Nearly 60 percent voting in first phase of Karnataka polls (Roundup)May 10th, 2008 - 10:49 pm ICT by admin
Bangalore, May 10 (IANS) Around 60 percent of 17.3 million eligible voters including those in Bangalore Saturday voted in 89 constituencies across 11 southern districts of Karnataka in the first phase of assembly elections considered crucial for the Congress’ hope of recapturing power in the state. Voting was the lowest, 44 percent, in the Bruhat Bangalore Mahanagara Palike (Greater Bangalore Civic Corporation) area where there are 21 seats and the Congress is banking on a good show in them. Its main opponents, the Bharatiya Janata Party (BJP) and the Janata Dal-Secular (JD-S), are perceived to be weaker in the state capital.
Congress leaders were unwilling to make an assessment of the impact the low voter turnout will have on the performance of its candidates in the 21 constituencies.
Mysore with 11 constituencies recorded a moderate 54 percent voting.
Bangalore urban district with seven seats and rural district with four recorded 55 percent and 72.5 percent turnout respectively.
The 11 districts of Bangalore Urban, Bangalore Rural, Mysore, Tumkur, Mandya, Hassan, Kolar, Chikkaballapur, Ramanagaram, Chamarajanagar and Kodagu have been strongholds of the Congress and JD-S, though the BJP has been making inroads there.
These districts are dominated by the politically powerful Vokkaliga community to which JD-S president and former prime minister H.D. Deve Gowda belongs.
To counter him, the Congress brought its former chief minister S.M. Krishna, who was Maharashtra governor, back into active politics. Krishna campaigned extensively in these areas, particularly in Bangalore urban district.
In the districts going to polls in the second phase May 16 and the third and last phase May 22, the battle is mainly between the Congress and BJP, with JD-S also trying to make an impact.
The state assembly has 224 members. Counting is on May 25.
Krishna was confident that the Congress would win 45 of the 89 seats where polling was held Saturday.
“The Congress is sure to get a simple majority as voters are in favour of my party,” he told reporters after voting in his hometown Somanahalli in Mandya district.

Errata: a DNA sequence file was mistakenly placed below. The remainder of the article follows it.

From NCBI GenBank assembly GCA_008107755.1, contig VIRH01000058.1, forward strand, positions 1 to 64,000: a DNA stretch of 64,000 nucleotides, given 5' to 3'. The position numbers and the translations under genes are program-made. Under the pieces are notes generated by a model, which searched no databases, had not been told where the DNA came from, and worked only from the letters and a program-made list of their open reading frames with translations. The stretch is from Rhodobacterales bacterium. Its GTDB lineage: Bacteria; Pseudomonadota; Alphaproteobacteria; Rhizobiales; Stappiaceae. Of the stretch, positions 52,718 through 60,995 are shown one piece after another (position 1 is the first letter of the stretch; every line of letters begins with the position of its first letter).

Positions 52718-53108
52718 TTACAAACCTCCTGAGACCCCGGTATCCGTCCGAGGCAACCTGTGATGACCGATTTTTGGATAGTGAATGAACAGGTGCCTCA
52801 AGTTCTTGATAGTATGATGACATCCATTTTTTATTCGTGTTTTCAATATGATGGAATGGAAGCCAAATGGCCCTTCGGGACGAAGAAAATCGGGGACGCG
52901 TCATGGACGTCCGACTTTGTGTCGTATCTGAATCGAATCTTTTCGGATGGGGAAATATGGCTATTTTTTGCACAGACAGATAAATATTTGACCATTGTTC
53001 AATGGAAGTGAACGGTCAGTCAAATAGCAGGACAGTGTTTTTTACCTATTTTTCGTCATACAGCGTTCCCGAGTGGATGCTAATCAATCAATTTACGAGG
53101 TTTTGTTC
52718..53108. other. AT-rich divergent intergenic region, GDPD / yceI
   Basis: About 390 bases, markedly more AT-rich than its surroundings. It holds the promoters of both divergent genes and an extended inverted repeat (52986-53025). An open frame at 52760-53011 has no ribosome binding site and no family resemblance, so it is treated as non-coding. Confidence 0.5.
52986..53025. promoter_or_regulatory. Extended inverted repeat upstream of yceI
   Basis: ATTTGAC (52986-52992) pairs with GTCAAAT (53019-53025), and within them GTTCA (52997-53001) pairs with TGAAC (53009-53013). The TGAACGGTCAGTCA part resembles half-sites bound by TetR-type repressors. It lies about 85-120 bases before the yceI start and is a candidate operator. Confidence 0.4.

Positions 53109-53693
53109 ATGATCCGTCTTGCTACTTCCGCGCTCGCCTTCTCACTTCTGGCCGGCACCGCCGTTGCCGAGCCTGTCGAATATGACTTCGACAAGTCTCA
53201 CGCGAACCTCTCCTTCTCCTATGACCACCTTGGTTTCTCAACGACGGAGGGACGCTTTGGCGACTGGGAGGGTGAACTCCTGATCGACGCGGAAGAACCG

A beaming former chief minister Kumaraswamy, pitted against Mamatha Nichani of the Congress, said the JD-S would secure majority to form the new government on its own. “I will be king and not kingmaker,” he told reporters after voting in Bidadi on Bangalore’s outskirts.
His father Deve Gowda said in Hassan: “We are not depending on individuals or castes for votes. We are maintaining equidistance from the Congress as well as the Bharatiya Janata Party (BJP).”
BJP leader M. Venkaiah Naidu, a Rajya Sabha member from Karnataka, said after voting in Bangalore that his party would get a comfortable majority in the first phase.
“Bangalore is very important (because of the number of seats) and if you win here, your victory is assured,” he said.
The polling was largely peaceful though police used batons at two places - in Gandhinagar in Bangalore to disperse voters protesting because their names were missing from the electoral list and in Varuna in Mysore district where people demonstrated against an official for allegedly seeking votes in favour of Congress candidate Siddaramaiah, a former deputy chief minister.
The official was removed from duty.
The voting was marred by a slew of complaints from people in several constituencies, including Bangalore city, that their names were missing.
In upmarket R.T. Nagar area in Bangalore, scores of people demonstrated holding aloft their photo identity cards as their names were not found in the voters’ lists.
Similar complaints came from Koramangala, another upscale locality in Bangalore, and several of the other 10 districts, including Mysore and Tumkur.
In Hebbal in Bangalore city, police arrested 30 people for attempting bogus voting.
There was brisk polling in thickly populated areas and slums in Bangalore city whereas it was slow in middle-class and upmarket areas.
Over 950 candidates were in the fray Saturday.
Voting was held in 18,562 polling stations for 28 seats in Bangalore Urban district, four in Bangalore Rural district, 11 each in Mysore and Tumkur, seven each in Mandya and Hassan, six in Kolar, five in Chikkaballapur, four each in Ramanagaram and Chamarajanagar, and two in Kodagu.
Officials told IANS that polling began on a dull note in many booths across Bangalore during the first hour due to chilly weather, but it picked up from 8.30 a.m.
Prominent among Saturday’s candidates were central Minister of State for Information and Broadcasting H.M. Ambareesh (Congress) in Srirangapatna, Siddaramaiah and Parimala Nagappa (Bahujan Samaj Party) from Hannur segment in Chamarajanagar.
About 50,000 police personnel were deployed to ensure peaceful polling. Of 18,562 booths, 6,252, including 2,000 in Bangalore Urban district, were dubbed “hypersensitive” - official jargon to mean they could see violence.
Tags: assembly elections, bharatiya janata party, bjp, chief minister, congress leaders, constituencies, deve gowda, eligible voters, former prime minister, inroads, kodagu, kolar, krishna, low voter turnout, mandya, rural district, second phase, state assembly, strongholds, urban district